80 Idioms in English With Meaning! An idiom is a phrase that has a meaning that is not literal. For example, if you say someone “has big shoes to fill,” it means they have a lot to live up to. Some English idioms are easy to guess the meaning of, but others are more difficult. Here are 80 common English idioms and their meaning:
Idioms in English With Meaning
Related: 500 Idioms and Meaning
Below are 80 idioms with meanings:
- A Blessing In Disguise: something good that initially seemed bad.
- A Chip On Your Shoulder: a grudge or resentful attitude.
- A Dime A Dozen: something that is very common and not special.
- A Drop In The Bucket: a small amount in relation to what is needed.
- All Ears: eagerly listening to someone.
- All Bark and No Bite: talking tough but not being willing to act on it.
- An Arm And A Leg: a very high price.
- Bad Blood: ill feelings or hatred between people or groups.
- Beat Around the Bush: to avoid discussing something directly
- Bite off More Than You Can Chew: to take on more responsibility than you can handle
- Break A Leg: good luck (usually said to actors before a performance)
- Call It A Day: to stop working
- Cry over Spilt Milk: to lament over something that cannot be changed
- Cut Somebody Some Slack: to relax the rules for someone
- Get off Somebody’s Back: to stop bothering or pressuring someone
- Hang In There: keep trying
- Hit The Sack: go to bed
- Hold Your Horses: wait
- I’m All Ears: I’m listening
- Keep Your Chin Up: don’t be discouraged
- Let Sleeping Dogs Lie: leave something alone
- No Pain, No Gain: you have to work hard to succeed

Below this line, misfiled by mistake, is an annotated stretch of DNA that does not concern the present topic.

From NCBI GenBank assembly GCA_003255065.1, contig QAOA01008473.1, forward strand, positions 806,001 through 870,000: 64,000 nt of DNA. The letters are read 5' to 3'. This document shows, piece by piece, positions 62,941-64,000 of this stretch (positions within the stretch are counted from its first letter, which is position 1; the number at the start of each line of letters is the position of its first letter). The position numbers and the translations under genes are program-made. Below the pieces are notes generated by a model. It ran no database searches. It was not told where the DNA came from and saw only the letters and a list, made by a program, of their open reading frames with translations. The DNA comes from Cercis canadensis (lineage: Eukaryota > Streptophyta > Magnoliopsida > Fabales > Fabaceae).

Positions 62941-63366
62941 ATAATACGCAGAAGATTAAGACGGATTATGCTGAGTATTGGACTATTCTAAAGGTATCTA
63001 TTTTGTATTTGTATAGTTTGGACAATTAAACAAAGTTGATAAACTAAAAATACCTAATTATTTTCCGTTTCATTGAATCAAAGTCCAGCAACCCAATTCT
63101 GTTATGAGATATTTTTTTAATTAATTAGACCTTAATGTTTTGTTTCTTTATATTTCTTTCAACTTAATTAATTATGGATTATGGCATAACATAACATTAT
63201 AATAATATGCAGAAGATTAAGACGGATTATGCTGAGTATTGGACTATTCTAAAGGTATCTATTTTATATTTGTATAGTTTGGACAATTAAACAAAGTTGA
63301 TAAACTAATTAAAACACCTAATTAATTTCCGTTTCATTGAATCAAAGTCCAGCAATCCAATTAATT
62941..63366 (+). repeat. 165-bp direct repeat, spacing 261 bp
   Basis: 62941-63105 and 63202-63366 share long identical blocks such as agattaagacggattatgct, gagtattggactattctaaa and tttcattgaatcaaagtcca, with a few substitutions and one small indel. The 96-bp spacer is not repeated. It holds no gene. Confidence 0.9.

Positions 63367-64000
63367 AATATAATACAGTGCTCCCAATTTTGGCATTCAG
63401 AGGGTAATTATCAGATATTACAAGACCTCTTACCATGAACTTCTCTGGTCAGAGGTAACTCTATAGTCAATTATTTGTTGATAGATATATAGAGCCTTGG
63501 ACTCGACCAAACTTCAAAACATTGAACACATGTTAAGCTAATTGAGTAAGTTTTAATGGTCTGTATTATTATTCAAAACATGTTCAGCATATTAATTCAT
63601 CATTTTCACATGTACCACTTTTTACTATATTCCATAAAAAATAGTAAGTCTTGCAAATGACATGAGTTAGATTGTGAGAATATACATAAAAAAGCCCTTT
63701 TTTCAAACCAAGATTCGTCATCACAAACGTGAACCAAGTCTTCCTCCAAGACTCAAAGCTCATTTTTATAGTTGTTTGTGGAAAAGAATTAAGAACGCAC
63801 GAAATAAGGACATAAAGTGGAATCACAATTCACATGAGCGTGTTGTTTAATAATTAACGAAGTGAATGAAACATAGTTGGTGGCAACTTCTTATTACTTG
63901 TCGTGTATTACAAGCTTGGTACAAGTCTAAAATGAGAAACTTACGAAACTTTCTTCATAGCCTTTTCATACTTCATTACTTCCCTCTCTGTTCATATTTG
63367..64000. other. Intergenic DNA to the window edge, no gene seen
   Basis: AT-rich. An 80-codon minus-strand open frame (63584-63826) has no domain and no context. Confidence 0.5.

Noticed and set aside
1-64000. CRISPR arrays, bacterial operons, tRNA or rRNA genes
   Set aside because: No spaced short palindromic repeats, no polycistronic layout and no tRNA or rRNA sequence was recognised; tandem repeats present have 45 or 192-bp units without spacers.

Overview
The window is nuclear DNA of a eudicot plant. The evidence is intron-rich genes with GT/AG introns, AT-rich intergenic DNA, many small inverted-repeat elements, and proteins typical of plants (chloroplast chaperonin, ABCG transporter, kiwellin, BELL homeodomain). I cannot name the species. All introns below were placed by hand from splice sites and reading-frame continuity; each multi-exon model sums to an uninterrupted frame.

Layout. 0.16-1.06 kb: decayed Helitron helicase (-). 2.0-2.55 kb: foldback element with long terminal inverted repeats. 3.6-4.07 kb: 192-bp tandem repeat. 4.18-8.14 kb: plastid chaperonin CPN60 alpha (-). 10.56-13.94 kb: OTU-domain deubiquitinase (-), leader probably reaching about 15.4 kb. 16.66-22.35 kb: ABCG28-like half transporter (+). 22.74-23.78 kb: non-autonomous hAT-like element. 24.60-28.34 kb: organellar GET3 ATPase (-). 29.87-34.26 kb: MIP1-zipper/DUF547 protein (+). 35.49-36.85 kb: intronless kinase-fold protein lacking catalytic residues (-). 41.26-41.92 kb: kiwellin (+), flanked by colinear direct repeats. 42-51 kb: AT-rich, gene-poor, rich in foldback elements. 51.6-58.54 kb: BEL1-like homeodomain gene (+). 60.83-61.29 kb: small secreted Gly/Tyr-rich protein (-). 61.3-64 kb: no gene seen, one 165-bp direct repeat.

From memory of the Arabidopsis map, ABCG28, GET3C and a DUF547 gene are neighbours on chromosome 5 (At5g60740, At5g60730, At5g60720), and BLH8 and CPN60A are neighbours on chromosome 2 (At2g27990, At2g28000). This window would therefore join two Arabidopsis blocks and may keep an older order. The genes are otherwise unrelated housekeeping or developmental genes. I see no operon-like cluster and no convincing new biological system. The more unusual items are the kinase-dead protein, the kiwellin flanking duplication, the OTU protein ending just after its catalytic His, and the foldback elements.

- Once In A Blue Moon: rarely
- Piece Of Cake: easy
- Pull Somebody’s Leg: to tease
- Reinvent The Wheel: to try to improve something that’s already working well
- Rule Of Thumb: a general guideline
- See Eye To Eye: to agree
- Shoot the Breeze: to chat
- Sink or Swim: to succeed or fail
- Sold Down The River: betrayed
- Speak Of The Devil: the person you’re talking about arrives
- The Bottom Line: the most important part
- The Whole Nine Yards: everything
- Throw In the Towel: to give up
- To Cost an Arm and a Leg: to be very expensive
- Under The Weather: not feeling well
- Uphill Battle: a difficult challenge
- Wear Your Heart on Your Sleeve: to show your emotions
- When Push Comes To Shove: when it’s time to act
- You Can’t Judge A Book By Its Cover: don’t prejudge someone or something
- A Drop In The Ocean: a tiny amount in relation to what is needed
- Add Fuel to The Fire: to make a bad situation worse
- Argue The Toss: to argue about something that is not important
- Back To Square One: to have to start all over again
- Barking Up the Wrong Tree: to be looking in the wrong place
- Bite Your Tongue: to stop yourself from saying something
- Bring Home the Bacon: to earn money
- Call It A Day: to stop working
- Carrying Coals To Newcastle: to do something that is not necessary because it is already available
- Cost A Bomb: to be very expensive
- Crossing the Rubicon: to take a final step
- Do Someone A Favor: to help someone
- Down The Pan: to fail completely
- Drawing a Blank: when you can’t remember something
- Eating Humble Pie: to apologize for something you did wrong
- Fallen On Hard Times: to have financial difficulties
- Get Your Ducks in A Row: to get everything ready
- Give Someone A Hand: to help someone
- Good Riddance: used to express happiness when something bad has gone or been eliminated
- Hang Fire: to wait
- Have The Last Laugh: to be successful after others have laughed at you
- Hold Your Horses!: wait!
- In A Nutshell: Briefly
- In Hot Water: in trouble
- It Takes Two To Tango: both people are responsible for a problem